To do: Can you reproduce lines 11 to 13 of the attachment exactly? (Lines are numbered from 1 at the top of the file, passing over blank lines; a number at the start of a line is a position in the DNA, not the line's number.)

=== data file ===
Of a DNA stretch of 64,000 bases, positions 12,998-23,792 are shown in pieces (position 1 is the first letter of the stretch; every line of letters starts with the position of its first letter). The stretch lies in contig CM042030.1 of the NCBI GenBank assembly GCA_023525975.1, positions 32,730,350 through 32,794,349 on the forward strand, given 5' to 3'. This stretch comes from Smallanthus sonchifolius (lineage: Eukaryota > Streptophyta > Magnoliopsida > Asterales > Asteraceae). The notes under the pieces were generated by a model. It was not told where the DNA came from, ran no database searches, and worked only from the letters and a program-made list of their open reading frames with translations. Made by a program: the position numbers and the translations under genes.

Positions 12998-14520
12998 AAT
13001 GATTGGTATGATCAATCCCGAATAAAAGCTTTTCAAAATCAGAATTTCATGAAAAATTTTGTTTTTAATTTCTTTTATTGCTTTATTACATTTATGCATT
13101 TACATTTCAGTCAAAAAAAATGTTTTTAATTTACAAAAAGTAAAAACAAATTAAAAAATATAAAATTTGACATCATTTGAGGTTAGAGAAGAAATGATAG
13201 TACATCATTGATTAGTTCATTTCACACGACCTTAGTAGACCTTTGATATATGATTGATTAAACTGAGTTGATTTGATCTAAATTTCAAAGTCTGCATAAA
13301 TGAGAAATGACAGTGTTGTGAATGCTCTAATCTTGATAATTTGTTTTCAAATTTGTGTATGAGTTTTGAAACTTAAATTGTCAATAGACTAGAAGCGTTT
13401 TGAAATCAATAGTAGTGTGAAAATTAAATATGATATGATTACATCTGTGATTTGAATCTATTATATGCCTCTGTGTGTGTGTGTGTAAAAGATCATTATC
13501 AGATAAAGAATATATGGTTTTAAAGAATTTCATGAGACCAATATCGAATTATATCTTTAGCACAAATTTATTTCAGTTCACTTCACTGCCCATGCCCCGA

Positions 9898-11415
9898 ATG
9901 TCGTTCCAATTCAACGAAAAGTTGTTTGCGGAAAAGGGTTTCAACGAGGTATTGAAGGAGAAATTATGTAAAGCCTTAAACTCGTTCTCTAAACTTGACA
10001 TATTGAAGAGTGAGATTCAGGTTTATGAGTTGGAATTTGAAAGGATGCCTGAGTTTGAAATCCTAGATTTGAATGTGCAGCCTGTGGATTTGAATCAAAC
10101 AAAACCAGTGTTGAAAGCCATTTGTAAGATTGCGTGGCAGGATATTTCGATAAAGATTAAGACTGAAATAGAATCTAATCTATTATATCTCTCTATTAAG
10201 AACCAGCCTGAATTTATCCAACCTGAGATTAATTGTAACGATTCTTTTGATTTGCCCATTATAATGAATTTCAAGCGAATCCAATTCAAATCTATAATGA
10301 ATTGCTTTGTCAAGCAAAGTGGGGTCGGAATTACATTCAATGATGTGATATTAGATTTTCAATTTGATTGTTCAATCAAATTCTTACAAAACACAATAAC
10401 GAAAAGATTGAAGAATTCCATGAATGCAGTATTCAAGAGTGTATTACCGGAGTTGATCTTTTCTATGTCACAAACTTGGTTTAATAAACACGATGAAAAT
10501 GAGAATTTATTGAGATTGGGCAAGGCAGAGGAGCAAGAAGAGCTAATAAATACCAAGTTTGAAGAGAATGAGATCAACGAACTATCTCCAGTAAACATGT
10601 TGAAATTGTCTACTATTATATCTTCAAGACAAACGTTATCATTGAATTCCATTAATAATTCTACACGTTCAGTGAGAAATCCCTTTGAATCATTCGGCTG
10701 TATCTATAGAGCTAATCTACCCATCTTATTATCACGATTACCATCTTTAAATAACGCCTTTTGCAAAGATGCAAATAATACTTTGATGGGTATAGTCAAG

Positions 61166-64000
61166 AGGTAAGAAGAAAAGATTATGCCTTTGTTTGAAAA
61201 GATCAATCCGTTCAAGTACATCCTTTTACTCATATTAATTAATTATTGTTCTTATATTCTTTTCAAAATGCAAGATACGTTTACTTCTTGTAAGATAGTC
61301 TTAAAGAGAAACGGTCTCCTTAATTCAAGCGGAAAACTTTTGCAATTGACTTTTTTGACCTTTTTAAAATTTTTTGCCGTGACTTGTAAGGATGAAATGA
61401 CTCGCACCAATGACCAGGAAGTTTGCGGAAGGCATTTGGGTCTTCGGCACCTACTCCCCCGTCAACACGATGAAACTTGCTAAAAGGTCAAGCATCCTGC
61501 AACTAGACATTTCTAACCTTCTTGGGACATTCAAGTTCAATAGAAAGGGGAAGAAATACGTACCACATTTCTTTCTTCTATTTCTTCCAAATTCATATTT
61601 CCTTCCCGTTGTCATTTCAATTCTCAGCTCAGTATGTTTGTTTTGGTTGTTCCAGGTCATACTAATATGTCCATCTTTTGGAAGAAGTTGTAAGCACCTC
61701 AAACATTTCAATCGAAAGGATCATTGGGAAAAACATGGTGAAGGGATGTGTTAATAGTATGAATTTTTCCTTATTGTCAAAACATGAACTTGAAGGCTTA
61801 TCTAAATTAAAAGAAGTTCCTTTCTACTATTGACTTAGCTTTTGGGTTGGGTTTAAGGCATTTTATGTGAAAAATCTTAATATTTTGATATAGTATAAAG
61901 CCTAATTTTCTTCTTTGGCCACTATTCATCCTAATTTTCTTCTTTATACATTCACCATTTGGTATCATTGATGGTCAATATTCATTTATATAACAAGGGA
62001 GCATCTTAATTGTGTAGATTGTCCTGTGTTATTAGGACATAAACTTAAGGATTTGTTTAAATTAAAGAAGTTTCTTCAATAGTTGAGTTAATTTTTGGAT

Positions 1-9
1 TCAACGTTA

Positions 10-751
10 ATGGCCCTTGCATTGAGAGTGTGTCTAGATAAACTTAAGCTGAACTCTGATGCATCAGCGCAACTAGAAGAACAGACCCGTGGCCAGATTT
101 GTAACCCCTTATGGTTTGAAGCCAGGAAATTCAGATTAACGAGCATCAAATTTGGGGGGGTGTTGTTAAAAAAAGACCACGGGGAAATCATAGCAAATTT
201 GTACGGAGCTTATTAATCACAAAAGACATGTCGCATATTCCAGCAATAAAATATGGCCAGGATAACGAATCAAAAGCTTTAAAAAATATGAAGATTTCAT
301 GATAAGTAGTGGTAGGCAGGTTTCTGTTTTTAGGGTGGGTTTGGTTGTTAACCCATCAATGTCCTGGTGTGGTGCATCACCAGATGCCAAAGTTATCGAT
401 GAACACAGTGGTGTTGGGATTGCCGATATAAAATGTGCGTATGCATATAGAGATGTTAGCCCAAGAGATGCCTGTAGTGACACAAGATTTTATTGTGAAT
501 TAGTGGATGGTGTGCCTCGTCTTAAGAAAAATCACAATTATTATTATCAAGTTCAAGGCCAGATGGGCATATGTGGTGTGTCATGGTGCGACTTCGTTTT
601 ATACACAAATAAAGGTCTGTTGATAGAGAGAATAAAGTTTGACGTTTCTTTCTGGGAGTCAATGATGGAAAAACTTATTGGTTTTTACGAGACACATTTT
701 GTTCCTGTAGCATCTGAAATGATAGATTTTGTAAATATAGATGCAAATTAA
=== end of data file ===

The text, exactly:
9898 ATG
9901 TCGTTCCAATTCAACGAAAAGTTGTTTGCGGAAAAGGGTTTCAACGAGGTATTGAAGGAGAAATTATGTAAAGCCTTAAACTCGTTCTCTAAACTTGACA
10001 TATTGAAGAGTGAGATTCAGGTTTATGAGTTGGAATTTGAAAGGATGCCTGAGTTTGAAATCCTAGATTTGAATGTGCAGCCTGTGGATTTGAATCAAAC